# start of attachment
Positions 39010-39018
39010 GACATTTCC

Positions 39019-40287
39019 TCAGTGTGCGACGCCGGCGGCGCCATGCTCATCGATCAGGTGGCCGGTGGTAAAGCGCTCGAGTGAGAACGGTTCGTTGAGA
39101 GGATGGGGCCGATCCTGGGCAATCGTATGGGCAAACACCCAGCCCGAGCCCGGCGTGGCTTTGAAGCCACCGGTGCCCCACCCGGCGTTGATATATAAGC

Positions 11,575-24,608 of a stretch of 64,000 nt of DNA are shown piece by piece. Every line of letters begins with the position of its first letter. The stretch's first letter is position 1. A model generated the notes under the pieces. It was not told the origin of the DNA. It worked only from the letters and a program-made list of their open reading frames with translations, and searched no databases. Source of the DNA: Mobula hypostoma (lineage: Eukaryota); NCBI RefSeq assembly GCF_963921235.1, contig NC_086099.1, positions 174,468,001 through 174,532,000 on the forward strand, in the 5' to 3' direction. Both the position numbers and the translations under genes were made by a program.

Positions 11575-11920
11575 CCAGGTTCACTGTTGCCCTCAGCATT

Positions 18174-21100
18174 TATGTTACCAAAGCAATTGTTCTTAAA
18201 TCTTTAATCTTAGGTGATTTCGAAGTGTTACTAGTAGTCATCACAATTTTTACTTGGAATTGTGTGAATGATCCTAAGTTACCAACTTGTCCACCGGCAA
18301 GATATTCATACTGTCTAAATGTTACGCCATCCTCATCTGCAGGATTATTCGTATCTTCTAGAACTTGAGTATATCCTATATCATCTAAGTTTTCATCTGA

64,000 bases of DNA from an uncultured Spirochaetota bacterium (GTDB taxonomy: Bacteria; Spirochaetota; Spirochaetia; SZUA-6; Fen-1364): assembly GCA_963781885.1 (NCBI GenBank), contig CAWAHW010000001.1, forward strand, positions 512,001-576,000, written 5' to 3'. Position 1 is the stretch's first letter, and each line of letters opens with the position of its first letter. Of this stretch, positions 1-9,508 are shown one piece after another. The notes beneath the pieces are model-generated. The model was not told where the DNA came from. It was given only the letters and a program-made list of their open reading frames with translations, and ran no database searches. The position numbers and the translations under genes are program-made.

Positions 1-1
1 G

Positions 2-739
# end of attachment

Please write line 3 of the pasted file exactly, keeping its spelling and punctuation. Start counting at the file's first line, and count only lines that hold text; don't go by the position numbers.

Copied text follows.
Positions 39019-40287